Monday, December 22, 2014


Ember.js is a framework that enables user to build “ambitious” web applications. That term “ambitious” can mean different things to different people, but as a general rule, Ember.js aims to help user, push the envelope of develop code for the web, while ensuring that application source code remains structured and sane. Ember.js achieves this goal by structuring an application into logical abstraction layers and forcing the development model to be as object-oriented as possible. At its core, Ember.js has built-in support for the following features:
  • Bindings - Enables the changes to one variable to propagate into another variable and vice versa
  • Computed properties - Enables to mark functions as properties that automatically update along with the properties they rely on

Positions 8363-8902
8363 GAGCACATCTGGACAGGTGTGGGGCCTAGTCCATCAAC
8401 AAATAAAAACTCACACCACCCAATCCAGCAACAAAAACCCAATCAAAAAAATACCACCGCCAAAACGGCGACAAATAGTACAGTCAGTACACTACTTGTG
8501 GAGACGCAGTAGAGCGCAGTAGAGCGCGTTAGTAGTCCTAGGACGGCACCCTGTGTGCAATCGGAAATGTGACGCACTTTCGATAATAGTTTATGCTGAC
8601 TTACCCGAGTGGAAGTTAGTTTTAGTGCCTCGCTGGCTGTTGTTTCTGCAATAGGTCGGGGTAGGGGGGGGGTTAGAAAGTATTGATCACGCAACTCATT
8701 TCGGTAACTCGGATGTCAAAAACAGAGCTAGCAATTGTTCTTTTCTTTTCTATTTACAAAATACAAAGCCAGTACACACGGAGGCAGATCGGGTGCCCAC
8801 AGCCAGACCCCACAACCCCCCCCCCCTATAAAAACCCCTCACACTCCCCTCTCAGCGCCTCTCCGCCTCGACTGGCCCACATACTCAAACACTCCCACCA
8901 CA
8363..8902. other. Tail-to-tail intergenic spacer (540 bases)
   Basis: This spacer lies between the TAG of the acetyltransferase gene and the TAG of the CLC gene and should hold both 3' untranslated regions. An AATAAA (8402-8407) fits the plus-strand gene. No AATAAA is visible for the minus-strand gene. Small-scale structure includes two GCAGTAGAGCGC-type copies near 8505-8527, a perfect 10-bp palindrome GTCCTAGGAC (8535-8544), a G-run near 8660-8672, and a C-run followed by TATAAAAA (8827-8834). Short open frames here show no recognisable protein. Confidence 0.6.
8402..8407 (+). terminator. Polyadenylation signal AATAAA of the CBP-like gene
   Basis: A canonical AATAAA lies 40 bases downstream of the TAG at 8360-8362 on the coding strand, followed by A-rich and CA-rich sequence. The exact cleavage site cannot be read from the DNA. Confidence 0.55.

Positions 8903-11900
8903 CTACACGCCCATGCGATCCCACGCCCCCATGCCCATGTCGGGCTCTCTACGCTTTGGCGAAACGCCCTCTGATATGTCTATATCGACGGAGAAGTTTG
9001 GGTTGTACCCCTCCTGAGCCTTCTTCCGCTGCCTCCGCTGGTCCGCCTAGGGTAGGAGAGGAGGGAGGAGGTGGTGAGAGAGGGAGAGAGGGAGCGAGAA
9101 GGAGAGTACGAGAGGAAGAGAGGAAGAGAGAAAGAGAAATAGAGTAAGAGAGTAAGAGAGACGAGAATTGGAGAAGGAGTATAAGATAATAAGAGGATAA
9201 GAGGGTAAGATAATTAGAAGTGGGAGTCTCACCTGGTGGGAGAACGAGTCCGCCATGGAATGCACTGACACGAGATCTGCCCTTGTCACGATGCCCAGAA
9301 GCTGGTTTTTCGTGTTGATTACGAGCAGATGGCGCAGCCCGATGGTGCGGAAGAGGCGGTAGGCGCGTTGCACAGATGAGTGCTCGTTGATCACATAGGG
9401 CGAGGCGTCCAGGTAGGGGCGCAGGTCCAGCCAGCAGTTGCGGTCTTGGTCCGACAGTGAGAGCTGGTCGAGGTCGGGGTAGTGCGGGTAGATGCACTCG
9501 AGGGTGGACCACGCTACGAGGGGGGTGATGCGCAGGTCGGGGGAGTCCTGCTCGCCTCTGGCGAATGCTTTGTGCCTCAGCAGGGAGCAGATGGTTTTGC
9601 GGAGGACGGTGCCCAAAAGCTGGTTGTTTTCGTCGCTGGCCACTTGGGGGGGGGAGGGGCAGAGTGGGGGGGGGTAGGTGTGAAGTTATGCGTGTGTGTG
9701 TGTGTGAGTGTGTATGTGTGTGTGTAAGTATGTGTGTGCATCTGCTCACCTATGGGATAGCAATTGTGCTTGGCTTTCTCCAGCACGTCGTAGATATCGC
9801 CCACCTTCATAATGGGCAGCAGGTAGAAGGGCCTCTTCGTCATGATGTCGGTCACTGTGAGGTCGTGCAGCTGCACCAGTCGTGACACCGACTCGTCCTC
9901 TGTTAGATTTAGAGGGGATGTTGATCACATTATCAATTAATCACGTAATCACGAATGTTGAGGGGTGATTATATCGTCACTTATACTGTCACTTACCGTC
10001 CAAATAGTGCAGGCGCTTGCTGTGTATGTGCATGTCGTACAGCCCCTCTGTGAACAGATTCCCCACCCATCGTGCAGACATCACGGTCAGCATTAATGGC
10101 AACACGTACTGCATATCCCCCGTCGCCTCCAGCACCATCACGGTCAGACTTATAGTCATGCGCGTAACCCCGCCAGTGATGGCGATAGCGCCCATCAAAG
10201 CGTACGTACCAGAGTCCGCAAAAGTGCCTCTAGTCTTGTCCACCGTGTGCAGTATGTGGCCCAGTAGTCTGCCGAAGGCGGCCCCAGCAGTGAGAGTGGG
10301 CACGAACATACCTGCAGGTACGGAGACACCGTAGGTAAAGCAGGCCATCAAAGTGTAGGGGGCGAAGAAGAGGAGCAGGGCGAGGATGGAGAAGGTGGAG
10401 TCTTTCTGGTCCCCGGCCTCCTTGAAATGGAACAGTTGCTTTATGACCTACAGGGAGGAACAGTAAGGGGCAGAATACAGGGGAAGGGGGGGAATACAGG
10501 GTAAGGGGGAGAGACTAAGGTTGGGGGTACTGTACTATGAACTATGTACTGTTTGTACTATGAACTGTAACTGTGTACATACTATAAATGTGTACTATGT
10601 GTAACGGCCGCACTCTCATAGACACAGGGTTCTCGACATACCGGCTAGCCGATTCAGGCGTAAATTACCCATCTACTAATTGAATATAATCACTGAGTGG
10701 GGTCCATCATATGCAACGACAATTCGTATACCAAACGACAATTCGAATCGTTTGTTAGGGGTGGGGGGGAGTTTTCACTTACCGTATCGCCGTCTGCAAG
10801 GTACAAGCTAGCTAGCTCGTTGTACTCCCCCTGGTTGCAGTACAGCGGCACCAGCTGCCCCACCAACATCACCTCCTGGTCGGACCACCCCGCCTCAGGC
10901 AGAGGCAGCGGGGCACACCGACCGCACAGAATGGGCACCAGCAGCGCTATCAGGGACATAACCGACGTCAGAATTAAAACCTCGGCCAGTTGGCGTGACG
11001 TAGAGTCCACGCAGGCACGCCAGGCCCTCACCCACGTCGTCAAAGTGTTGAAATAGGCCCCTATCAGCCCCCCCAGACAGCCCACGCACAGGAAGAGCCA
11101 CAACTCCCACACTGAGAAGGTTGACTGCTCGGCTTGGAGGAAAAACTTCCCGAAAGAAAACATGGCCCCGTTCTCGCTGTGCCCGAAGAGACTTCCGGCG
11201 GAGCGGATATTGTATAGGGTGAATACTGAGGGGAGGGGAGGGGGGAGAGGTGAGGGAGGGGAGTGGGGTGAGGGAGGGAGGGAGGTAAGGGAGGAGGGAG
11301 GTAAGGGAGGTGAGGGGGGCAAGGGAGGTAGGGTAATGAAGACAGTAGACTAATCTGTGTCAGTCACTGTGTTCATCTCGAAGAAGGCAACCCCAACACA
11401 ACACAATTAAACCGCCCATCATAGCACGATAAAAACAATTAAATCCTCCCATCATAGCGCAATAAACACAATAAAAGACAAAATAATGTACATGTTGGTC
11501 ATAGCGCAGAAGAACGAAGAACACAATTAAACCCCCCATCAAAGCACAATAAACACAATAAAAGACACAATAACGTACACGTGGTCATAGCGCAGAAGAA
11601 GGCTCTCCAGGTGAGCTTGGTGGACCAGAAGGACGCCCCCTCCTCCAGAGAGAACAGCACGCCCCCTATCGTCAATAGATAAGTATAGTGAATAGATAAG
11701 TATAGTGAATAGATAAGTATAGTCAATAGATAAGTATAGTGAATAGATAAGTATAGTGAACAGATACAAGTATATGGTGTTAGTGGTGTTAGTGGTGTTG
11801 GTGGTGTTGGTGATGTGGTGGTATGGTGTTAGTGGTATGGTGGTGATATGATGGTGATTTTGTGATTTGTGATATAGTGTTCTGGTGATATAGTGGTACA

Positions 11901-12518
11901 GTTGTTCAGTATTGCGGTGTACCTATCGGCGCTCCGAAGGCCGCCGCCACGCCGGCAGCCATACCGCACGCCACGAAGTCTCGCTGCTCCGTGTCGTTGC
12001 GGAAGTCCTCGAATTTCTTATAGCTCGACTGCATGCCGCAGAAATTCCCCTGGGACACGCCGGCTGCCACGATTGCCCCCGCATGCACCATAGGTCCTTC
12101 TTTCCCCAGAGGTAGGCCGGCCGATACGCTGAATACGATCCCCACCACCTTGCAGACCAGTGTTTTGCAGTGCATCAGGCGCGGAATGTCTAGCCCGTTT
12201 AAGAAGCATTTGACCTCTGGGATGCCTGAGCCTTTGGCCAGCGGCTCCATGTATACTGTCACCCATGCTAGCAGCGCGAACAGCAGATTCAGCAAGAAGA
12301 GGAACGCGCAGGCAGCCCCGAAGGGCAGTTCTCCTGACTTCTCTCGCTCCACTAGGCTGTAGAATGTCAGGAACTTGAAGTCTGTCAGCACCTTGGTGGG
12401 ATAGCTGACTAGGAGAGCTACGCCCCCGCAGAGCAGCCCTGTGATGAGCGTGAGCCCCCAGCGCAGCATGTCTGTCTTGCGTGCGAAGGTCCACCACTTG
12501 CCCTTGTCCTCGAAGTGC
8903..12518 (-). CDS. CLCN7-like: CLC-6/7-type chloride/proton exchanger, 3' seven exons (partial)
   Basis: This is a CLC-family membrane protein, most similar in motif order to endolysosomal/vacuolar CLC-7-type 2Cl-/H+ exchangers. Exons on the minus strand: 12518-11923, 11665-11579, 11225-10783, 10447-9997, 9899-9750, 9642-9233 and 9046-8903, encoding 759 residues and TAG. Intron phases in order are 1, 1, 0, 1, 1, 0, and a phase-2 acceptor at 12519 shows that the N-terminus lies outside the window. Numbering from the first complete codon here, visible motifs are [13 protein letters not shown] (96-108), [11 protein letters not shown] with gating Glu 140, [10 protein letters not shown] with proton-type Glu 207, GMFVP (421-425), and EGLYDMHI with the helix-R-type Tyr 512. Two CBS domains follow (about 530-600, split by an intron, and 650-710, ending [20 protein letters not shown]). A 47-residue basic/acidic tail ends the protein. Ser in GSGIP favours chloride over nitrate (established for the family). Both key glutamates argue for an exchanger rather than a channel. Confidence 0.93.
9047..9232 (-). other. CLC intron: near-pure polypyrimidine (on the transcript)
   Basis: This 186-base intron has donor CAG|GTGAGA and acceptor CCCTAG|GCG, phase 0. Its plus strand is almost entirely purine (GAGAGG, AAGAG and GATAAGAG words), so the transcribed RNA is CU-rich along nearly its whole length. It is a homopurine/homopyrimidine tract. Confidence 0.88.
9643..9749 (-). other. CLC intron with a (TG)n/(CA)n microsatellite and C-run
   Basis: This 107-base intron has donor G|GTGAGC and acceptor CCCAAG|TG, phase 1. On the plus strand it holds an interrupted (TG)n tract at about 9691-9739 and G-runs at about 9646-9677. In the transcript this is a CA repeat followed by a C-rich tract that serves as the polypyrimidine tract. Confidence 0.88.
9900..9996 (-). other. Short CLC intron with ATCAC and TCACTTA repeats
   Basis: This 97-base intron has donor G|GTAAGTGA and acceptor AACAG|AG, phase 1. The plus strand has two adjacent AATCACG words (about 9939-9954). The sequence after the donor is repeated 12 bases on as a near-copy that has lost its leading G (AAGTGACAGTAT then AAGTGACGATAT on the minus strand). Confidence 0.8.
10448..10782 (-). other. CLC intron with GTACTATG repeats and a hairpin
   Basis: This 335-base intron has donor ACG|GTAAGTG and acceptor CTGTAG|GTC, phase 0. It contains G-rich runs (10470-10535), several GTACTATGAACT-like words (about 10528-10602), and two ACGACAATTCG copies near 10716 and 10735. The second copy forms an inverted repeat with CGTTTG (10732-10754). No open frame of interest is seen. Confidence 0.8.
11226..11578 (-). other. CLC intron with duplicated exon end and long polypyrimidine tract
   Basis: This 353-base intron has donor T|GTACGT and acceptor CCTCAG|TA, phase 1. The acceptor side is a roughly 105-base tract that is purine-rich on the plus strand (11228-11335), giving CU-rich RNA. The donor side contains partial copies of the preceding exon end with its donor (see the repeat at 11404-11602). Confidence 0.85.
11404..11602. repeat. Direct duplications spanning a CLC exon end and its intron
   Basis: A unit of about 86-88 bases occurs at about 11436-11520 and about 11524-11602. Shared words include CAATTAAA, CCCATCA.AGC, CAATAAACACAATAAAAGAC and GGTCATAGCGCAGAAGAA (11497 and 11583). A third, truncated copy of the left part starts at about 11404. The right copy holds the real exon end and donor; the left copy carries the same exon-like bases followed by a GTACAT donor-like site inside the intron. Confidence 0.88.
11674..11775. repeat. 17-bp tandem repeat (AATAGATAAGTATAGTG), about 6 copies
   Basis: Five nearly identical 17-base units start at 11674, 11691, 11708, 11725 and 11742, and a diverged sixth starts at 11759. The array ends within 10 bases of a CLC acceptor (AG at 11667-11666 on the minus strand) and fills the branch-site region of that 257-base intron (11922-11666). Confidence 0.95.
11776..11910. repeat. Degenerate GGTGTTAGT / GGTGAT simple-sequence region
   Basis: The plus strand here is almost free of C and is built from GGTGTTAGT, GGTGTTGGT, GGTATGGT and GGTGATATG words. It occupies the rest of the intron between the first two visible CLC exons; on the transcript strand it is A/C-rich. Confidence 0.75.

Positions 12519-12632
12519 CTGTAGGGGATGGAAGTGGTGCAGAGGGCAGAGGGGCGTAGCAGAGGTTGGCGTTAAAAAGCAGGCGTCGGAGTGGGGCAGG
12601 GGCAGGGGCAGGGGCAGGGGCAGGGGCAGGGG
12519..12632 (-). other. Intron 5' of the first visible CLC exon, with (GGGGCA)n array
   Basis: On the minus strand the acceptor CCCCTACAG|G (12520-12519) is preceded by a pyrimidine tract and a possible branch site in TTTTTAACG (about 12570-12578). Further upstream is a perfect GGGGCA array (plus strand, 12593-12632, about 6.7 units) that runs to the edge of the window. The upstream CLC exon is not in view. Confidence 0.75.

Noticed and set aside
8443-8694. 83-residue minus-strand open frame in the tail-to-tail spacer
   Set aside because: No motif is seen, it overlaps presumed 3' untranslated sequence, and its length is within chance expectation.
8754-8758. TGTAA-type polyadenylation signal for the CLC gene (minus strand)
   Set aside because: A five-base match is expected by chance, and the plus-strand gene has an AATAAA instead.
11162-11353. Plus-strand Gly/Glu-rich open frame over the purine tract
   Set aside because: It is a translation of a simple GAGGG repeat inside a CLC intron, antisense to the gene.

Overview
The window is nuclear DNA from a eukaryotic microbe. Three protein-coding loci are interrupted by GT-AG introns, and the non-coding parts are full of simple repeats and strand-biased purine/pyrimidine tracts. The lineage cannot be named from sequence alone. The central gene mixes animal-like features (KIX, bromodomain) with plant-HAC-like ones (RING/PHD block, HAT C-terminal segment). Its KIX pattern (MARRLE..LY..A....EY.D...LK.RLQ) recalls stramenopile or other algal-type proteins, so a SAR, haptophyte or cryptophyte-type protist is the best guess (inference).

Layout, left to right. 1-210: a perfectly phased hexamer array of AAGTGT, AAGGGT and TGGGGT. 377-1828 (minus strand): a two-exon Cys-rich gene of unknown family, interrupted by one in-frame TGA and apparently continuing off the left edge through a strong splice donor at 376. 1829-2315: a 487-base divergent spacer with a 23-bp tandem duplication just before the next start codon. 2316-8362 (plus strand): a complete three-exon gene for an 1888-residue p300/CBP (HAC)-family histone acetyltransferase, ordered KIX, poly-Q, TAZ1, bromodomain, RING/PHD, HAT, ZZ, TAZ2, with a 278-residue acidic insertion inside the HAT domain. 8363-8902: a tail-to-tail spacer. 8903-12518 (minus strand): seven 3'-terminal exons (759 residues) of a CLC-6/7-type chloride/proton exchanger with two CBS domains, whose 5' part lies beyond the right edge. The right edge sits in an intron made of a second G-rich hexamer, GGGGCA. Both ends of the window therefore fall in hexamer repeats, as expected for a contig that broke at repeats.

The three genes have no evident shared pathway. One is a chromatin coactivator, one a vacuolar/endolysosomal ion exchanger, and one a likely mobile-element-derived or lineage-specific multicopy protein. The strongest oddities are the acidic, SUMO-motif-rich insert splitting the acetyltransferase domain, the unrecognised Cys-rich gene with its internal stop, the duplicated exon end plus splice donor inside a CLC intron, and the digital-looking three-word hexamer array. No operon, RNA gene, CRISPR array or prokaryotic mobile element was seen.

• Automatically updated templates - Ensures that GUI stays up to date whenever changes occur in the underlying data
With the combination of these features along with a strong and well-planned Model-View-Controller (MVC)  architecture results into a framework that delivers on its promise.
Below image shows the internal architecture of Ember framework:
Ember.js application includes - a complete MVC implementation, which enriches both the controller and the view layers, and Ember Data enriches the model layer of Ember.js.
  • Model layer - Built with an ember objects
  • View layer - Built with a combination of templates and views
  • Controller layer - Built with a combination of routes and controllers

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